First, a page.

If there’s one thing that’s clear in Beyoncé’s new concert documentary — the referentially titled Renaissance: A Film By Beyoncé — it’s that the singer works very, very hard.
Released in theaters on Dec. 1, the almost three-hour-long film follows the native Houstonian on the road this past summer, giving viewers an inside look at both the actual show and what’s going on inside Beyoncé’s head at any given time. (Spoiler alert: A lot!)
The latest in a string of concert films released in theaters in recent months, Renaissance was filmed at several dates along the 56-date sold out tour. The all-stadium Renaissance tour ran from May to October of this year and traversed much of Europe and North America.
A celebration of Beyoncé’s 2022, multi-GRAMMY-award winning record, the Renaissance movie grossed $21 million its first weekend in theaters. Here are six things we took away from watching Renaissance: A Film By Beyoncé.
Renaissance Required A Ton Of Manpower & Steel
A few songs into the documentary, Beyoncé relaying her intentions for the film. She wants everyone to see the tour, of course, but she also really wants people to know about just how much went into even getting the tour off the ground. "The beauty is in the process," she said, showing off a massive binder full of different iterations of what the tour’s stage could have looked like.
The actual process of building the show from inception to launch, she said, took about four years. The Renaissance tour also required countless man hours, and not just by her team. The multi-continent tour required stagehands to build the massive screen every night, an army of hair braiders, costumers, makeup artists, dancers, caterers, and drivers.
Renaissance required multiple teams: One for the current show, and two other advance teams working ahead to build one of two additional stages at a stadium down the line. All told, there were 160 vehicles on tour, from semi trucks to buses. And while that might seem like it would cost a fortune, Beyoncé noted that the most expensive part of crafting the tour was the steel required to build a roof over their stage every single night.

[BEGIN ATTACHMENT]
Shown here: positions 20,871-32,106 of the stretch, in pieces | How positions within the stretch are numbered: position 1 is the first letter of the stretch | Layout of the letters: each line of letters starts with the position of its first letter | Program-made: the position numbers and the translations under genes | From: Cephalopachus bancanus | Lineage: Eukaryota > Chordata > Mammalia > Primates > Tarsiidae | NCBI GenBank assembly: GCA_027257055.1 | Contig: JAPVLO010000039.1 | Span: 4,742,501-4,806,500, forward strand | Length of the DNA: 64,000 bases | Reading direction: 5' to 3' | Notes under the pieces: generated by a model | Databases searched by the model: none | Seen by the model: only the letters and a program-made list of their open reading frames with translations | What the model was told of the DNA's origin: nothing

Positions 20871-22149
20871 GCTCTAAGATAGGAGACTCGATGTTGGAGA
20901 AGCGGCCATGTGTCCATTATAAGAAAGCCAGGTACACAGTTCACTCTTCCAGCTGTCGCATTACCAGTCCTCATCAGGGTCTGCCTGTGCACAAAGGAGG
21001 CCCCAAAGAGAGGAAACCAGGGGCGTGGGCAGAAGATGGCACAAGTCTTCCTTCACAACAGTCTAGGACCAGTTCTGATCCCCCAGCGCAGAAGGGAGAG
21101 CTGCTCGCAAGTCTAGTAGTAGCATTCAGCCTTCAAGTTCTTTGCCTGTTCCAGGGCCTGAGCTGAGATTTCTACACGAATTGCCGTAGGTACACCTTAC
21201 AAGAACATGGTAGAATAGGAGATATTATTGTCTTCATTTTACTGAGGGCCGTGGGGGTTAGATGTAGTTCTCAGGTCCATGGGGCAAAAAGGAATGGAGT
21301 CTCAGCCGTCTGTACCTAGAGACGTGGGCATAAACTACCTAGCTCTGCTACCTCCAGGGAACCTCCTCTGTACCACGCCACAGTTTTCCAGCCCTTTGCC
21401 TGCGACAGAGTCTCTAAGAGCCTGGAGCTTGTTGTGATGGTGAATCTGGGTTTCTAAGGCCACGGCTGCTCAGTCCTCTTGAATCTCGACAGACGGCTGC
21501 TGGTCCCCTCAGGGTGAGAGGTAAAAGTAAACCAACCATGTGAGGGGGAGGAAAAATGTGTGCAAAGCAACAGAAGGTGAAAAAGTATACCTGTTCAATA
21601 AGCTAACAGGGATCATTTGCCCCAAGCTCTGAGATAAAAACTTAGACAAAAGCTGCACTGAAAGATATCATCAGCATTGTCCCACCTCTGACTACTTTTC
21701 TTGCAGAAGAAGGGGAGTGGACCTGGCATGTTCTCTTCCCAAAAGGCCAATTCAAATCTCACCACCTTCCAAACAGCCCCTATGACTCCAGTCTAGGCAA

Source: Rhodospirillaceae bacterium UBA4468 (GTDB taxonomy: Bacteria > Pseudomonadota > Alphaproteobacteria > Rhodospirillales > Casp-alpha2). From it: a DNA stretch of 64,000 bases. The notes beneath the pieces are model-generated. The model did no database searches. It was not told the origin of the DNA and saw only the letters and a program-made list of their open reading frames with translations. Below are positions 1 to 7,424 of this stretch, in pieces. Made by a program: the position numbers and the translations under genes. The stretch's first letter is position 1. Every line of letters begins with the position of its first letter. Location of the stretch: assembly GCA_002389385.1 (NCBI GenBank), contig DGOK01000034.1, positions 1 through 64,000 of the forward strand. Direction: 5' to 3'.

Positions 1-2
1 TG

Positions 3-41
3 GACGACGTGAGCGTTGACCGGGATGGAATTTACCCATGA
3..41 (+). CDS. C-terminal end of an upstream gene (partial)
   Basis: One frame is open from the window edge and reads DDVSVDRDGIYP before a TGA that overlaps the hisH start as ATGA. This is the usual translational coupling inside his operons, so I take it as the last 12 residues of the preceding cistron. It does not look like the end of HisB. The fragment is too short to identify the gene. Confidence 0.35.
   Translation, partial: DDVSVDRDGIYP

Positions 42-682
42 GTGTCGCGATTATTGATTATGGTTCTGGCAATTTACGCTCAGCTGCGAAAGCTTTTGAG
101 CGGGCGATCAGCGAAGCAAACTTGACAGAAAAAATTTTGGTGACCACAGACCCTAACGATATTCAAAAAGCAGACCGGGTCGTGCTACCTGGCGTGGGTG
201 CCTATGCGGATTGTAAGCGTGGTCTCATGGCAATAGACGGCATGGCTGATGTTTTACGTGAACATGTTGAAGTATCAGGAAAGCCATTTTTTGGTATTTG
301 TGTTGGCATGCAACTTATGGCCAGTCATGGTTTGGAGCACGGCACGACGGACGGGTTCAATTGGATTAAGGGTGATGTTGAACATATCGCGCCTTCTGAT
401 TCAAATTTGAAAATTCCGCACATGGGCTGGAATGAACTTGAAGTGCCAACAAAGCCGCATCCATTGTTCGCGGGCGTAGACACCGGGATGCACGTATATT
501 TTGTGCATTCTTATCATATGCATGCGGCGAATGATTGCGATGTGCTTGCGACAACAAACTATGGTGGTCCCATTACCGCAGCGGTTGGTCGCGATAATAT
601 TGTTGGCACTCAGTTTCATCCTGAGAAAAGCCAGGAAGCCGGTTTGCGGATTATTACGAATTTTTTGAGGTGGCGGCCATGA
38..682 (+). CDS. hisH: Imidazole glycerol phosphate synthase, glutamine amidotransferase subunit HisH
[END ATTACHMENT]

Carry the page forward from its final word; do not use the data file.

That’s part of the reason, Beyoncé said in the film, that she put the crew in reflective silver jumpsuits every single night. She wanted fans to notice them, she says, "because it’s beautiful to see what they do."
Beyoncé Knows Ballroom
Anyone who’s heard the Renaissance album knows that it’s imbued with notes of queer ballroom culture, house music, and the sounds of the ‘70s and ‘80s dance underground. In the movie, Beyoncé relays how she learned about that music as a child thanks to her "Uncle Johnny," one of her mom’s longtime friends.
A Black gay man growing up in the south in the 1950s, Uncle Johnny faced more than his share of hardships, but found relative success through his work in the fashion industry. He crafted many of the early Destiny’s Child costumes, and brought house and ballroom culture into the Knowles' home by playing records.